More than just creating conditions that return us to homeostasis, the purpose of addressing alliesthesia in design touches on something that makes us human.  Yes, our bodies reward us for removing ourselves from painful situations, but is there not also something unique that finds such enjoyment experiencing momentary extremes?



I have eaten
the plums
that were in
the icebox

and which
you were probably
for breakfast

Forgive me
they were delicious
so sweet
and so cold

This is Just to Say, by William Carlos Williams

1. de Dear, R. (2011). Revisiting an old hypothesis of human thermal perception: alliesthesia, Building Research & Information, 39:2, 108-117, DOI: 10.1080/09613218.2011.552269
2. Kim J., Schiavon S., Brager G.  (2018).  Personal comfort models – A new paradigm in thermal comfort for occupant-centric environmental control, Building and Environment (in Press).
3. Cabanac, M. (1971). Physiological role of pleasure.  Science173(4002), 1103-1107.
5. de Dear, (2011).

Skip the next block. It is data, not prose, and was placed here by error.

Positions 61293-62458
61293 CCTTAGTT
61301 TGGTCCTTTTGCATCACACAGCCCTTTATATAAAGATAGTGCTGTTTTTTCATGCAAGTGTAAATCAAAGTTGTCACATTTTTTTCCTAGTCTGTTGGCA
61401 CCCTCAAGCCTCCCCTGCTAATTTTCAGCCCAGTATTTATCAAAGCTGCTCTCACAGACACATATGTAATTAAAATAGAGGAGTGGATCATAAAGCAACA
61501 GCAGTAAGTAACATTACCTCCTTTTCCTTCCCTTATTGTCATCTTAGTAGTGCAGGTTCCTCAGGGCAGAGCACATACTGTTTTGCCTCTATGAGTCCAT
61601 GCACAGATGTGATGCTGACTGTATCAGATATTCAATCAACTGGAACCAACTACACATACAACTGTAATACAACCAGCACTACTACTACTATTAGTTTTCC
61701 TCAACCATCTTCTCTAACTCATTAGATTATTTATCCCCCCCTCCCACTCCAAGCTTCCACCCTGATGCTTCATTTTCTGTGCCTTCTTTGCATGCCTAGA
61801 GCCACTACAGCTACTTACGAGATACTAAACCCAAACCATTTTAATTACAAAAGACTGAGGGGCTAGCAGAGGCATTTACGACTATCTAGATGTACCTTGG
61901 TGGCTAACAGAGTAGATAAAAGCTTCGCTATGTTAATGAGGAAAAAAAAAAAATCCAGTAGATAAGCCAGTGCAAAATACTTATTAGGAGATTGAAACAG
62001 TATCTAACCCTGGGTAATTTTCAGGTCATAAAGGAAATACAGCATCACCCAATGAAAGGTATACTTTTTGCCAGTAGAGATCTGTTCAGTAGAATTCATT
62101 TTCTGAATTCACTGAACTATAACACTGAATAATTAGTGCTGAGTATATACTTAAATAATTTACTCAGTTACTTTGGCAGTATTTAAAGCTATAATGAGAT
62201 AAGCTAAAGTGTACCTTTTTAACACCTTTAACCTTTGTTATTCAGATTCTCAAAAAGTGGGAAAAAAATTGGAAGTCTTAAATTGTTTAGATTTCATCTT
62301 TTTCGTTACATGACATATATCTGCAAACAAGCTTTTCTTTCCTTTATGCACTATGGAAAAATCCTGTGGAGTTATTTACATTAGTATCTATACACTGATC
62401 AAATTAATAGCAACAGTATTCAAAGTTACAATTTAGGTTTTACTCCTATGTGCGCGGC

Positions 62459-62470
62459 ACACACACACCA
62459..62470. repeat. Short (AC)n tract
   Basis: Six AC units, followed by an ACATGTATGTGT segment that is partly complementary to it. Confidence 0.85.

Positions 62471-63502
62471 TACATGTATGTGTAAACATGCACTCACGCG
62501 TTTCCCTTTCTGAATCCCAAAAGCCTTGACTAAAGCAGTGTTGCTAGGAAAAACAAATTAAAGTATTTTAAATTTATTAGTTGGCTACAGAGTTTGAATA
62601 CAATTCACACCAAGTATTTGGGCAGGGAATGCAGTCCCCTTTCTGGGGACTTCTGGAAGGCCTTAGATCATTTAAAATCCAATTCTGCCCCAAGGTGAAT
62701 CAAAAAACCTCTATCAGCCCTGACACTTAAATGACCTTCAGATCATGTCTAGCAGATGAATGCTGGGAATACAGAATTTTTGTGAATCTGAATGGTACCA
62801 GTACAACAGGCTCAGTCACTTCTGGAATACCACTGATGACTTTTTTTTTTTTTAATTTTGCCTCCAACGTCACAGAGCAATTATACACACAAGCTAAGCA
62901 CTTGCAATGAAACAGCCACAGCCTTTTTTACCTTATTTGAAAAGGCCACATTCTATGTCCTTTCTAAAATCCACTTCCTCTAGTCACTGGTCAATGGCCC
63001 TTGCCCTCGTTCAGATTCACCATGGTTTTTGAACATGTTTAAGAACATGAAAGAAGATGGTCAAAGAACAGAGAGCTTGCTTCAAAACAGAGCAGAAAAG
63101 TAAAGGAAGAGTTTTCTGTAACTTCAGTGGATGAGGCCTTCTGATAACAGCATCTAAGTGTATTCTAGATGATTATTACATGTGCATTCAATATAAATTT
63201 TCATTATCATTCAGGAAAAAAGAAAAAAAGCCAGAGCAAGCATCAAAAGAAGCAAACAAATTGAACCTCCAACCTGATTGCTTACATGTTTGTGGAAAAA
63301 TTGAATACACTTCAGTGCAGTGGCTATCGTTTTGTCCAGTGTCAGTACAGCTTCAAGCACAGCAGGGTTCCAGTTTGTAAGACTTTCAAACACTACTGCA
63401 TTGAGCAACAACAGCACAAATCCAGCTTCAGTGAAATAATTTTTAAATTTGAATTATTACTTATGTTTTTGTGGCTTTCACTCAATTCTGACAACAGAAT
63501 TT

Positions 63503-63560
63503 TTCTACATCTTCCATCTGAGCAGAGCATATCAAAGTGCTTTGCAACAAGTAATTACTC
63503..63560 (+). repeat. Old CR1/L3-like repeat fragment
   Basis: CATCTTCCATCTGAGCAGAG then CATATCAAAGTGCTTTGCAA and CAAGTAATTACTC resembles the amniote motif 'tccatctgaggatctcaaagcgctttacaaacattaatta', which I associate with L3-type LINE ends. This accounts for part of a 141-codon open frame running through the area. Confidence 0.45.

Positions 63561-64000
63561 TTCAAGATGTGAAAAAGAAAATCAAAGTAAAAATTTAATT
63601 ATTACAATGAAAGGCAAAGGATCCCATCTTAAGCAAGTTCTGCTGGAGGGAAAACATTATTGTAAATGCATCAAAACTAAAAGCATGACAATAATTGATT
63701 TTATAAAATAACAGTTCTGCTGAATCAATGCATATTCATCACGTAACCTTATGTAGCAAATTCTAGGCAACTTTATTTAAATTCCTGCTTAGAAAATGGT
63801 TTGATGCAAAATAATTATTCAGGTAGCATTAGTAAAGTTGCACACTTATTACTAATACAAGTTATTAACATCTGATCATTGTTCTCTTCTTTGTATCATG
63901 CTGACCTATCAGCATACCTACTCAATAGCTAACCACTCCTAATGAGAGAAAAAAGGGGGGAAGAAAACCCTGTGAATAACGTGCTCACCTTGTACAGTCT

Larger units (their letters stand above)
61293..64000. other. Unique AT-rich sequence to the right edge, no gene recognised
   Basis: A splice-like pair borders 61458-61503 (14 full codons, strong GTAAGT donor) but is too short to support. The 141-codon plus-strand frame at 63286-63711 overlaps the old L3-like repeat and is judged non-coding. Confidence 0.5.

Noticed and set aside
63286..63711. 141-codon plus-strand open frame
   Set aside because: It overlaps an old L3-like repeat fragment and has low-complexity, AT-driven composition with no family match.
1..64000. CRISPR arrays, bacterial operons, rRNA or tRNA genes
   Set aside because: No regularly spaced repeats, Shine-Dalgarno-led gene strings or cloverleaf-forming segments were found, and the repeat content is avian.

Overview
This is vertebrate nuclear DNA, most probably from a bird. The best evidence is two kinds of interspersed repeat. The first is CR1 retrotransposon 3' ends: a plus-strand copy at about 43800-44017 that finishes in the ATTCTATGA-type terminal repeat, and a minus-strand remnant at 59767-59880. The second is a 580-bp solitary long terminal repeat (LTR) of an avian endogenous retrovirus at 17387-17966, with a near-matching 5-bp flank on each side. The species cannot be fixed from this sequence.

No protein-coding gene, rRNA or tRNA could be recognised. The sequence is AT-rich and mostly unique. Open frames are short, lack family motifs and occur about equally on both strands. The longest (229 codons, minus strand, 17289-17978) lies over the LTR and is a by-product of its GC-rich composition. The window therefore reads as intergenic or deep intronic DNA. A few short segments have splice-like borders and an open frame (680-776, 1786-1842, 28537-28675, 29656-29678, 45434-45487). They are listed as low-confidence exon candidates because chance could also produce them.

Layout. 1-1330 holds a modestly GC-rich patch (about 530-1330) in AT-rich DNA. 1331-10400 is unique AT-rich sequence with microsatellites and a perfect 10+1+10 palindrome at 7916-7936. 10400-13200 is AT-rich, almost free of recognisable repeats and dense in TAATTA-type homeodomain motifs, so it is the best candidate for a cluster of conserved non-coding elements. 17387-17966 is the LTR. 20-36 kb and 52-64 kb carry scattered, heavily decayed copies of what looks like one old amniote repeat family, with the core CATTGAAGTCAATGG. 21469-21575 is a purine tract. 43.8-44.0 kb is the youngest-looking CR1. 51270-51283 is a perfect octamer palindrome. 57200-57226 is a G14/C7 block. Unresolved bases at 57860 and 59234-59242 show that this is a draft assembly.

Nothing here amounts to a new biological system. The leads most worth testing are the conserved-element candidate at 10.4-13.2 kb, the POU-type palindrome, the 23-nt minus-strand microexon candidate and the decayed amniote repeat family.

6. Heschong, L. (1979). Thermal delight in architecture. Cambridge, Mass: MIT Press.
7. de Dear, (2011).
8. Potts, M. (2017). “3 Questions: Gail Brager on optimizing energy use and performance of buildings.” MIT Energy Initiative.
9. See Pattern 4, “Thermal and Airflow Variability” in 14 Patterns of Biophilic Design
10. de Dear, (2011).

More Reading
Arens, E., Humphreys, M.A., de Dear, R. and Zhang, H. (2010).  Are ‘Class A’ temperature requirements realistic or desirable? Building and Environment, 45, 4–10.
Brager, G. S., & De Dear, R. J. (1998).  Thermal adaptation in the built environment: a literature review. Energy and buildings, 27(1), 83-96.
Header Image: Alan Levine/Flickr
Feature Image: Dar’ya Sip/Flickr

is a research analyst at Terrapin and has a background in architecture and field research. She completed her master’s and doctoral degrees at Texas A&M University and her bachelor's at Washington University in St. Louis. Her interests include energy efficiency and occupant comfort in extreme environments and bio-inspired innovation.